12. On Wed, 02 Mar 2005 15:39:32 -0500, Don G <> wrote:

    >> I can greatly recommend Opera[1]. Not only is it _the_ most standards
    >> compliant browser for Windows afaik, ...

    >
    > How different is Opera's rendering from Firefox's?


    Very. :)

    Just kidding. Their rendering is mostly alike. The difference is largely that
    Opera does more than FireFox, like correct rendering of the :before and :after
    pseudo selectors. There are differences also (like the use of padding on lists
    by FireFox, which neither Opera or IE use).

    > I am just getting started, so I would like to keep things as simple as
    > possible for the time being. If the differences are significant, then I will
    > need to check it out though.


    With Opera being the superior Windows browser as far as conformaty to standards
    goes, you do yourself a favour using _it_ to be your first browser for testing.
    If a page is well written en has a good use of CSS and works fine in Opera,
    chances are, it will work in most anything. Anything except IE for Windows that
    is. For that silly old thing you will have to add a few hacks to you css.

    >> ... it also gives you a box full of 'browsers' to play with. It has all
    >> sort of views, like emulating a text browser or a browser with large
    >> letters or high contrast.

    >
    > These sounds like an interesting and useful features. I might end up checking
    > Opera out just for these features.


    <http://www.opera.com/download/> :-D


    --
    ,-- --<--@ -- PretLetters: 'woest wyf', met vele interesses: ----------.
    | weblog | http://home.wanadoo.nl/b.de.zoete/_private/weblog.html |
    | webontwerp | http://home.wanadoo.nl/b.de.zoete/html/webontwerp.html |
    |zweefvliegen | http://home.wanadoo.nl/b.de.zoete/html/vliegen.html |
    `-------------------------------------------------- --<--@ ------------'
     
    Barbara de Zoete, Mar 2, 2005
    #12
  13. Don G wrote:
    >> If you can get your hands on a Mac, use that for testing as well. I
    >> was given a 4 year-old Mac, and I was amazed at how messed up 2 of my
    >> sites were when viewed in IE for Mac and Netscape/Mozilla for Mac.

    >
    > Interesting... I don't suppose anyone has any clue as to why the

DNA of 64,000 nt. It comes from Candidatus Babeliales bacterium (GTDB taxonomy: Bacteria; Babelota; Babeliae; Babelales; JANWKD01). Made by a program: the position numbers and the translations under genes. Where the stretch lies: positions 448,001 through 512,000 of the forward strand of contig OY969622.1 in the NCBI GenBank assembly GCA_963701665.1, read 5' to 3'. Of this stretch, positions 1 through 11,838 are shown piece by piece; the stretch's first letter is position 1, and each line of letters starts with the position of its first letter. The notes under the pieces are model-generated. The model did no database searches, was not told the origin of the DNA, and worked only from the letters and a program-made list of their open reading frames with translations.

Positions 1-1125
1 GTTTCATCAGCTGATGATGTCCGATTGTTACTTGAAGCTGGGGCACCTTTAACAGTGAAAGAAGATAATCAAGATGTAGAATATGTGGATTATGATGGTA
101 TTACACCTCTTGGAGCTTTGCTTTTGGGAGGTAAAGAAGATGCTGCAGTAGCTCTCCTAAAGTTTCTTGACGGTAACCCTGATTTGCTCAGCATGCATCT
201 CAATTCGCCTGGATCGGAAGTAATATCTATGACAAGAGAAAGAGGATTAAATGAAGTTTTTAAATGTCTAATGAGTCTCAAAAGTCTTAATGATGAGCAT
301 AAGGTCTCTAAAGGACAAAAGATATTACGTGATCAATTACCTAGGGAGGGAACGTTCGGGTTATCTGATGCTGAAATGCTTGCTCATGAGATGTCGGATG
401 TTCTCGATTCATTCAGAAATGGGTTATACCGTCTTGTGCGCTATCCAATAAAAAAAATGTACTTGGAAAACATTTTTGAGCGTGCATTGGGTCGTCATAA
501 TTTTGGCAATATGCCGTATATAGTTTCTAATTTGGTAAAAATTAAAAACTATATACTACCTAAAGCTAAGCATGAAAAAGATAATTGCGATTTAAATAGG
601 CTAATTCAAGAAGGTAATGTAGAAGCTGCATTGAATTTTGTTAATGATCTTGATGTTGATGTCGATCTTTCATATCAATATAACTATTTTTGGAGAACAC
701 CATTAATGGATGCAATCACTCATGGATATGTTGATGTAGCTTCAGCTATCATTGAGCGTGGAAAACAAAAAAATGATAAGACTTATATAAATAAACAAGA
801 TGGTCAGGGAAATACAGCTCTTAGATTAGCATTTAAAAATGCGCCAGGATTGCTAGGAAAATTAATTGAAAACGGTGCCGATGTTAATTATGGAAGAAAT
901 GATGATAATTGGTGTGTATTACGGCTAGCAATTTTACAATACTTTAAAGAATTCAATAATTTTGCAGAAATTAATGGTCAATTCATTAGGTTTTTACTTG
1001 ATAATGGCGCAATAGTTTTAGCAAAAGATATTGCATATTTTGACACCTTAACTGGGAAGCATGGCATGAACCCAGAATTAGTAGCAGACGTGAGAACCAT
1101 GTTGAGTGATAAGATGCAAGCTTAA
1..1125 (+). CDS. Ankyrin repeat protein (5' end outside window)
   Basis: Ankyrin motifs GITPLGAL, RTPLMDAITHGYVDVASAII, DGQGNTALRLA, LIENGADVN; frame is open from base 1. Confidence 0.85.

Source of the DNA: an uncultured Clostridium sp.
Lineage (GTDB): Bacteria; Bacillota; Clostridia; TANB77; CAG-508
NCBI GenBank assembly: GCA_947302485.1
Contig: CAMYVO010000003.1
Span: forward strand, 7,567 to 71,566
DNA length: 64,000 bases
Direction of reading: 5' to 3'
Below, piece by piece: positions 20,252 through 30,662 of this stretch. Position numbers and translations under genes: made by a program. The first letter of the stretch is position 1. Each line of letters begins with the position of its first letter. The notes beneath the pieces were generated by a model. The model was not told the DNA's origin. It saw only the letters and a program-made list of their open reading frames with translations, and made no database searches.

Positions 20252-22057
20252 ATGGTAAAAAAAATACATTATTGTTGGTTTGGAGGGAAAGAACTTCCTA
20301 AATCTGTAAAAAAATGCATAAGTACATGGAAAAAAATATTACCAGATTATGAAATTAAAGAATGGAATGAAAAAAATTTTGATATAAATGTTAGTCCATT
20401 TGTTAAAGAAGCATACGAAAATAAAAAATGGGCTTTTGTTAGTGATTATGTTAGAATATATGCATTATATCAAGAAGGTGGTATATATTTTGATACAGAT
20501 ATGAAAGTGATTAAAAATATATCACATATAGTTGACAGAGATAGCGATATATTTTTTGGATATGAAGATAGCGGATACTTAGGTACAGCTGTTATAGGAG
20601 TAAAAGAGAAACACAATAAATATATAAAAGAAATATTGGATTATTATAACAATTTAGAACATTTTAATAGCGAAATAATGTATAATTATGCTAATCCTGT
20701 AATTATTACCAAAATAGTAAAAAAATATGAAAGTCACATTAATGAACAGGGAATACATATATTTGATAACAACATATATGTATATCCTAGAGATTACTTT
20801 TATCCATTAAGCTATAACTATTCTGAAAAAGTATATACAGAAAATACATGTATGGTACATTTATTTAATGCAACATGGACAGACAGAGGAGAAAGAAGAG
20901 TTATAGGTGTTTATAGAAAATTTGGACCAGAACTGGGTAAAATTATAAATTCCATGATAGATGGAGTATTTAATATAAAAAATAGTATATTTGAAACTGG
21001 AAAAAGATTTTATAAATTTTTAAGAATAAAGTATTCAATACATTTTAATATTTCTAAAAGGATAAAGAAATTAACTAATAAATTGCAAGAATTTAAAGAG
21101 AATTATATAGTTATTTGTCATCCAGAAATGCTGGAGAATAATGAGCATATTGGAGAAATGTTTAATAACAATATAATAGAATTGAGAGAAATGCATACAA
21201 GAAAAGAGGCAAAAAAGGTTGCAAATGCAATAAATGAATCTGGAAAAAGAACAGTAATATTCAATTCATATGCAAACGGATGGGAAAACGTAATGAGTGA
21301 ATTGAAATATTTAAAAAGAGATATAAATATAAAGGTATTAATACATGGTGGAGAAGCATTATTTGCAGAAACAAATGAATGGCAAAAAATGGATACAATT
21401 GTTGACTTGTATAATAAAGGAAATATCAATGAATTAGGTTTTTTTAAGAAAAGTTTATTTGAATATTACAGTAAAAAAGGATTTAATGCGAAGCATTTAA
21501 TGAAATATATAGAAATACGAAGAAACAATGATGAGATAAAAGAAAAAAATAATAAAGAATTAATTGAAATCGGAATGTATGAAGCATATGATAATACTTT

> rendering for the same program would be different between the Mac and
    > the PC version.


    Because it's not the same program. It's a Mac program and a Windows
    program both of which Microsoft labelzed "Internet Explorer".
     
    Harlan Messinger, Mar 2, 2005
    #13
  14. On Wed, 02 Mar 2005 15:04:50 -0500, Don G <> wrote:

    >I currently have IE6 and Firefox installed on my machine, and I switch
    >between the two when testing web sites I am working on. It is my
    >understanding that IE5 is still pretty common. Is this correct? Should
    >I be testing my web site with IE5 as well?


    Depends a bit on what your site is, but probably for now, yes. At least
    to make sure the site is readable. I wouldn't worry about getting the
    layout beautiful. Note that 5.5 and 5.0 are rather different. 5.0 makes
    a pig's ear of CSS, 5.5 manages to get a bit more of it right.

    But note also that there is no single browser called IE 6.0. There is a
    host of browsers calling themselves IE 6.0, all with a different set of
    bugs. I've had a page which looked fine in my copy of IE 6.0 display two
    different bugs in the browsers used by two colleagues, both of which
    also claimed to be IE 6.0.

    >If so, does anyone know
    >where I might be able to download a copy?


    http://browsers.evolt.org/

    > Is it possible to install IE5 on a machine with IE6?


    According to Microsoft no, but some genius did find a way of doing it,
    and I've got IE 6, IE 5.5 and IE 5.0 all on my machine. Unfortunately
    I've now lost the link to the method of doing it, but a bit of googling
    on the c.i.w.a.* hierarchy should find it.

    >I know that there are many browsers out there, and that each has it's
    >own quirks, but are the differences significant enough to merit
    >installing one or more additional alternate browsers?


    Yes.

    >If so, which
    >browser(s) would you recommend testing with?


    Opera; if possible Safari on the Mac. At least one text browser, though
    you could use one of the Opera styles which does a good imitation of
    that. I suspect IE 5.2 on the Mac can probably be ignored by now, but I
    could be wrong.

    If wide readability is important to you, you probably should check the
    site is readable in Netscape 4, which still clings on in certain corners
    of the Web, but don't bother about making it look good there. That way
    lies madness.

    --
    Stephen Poley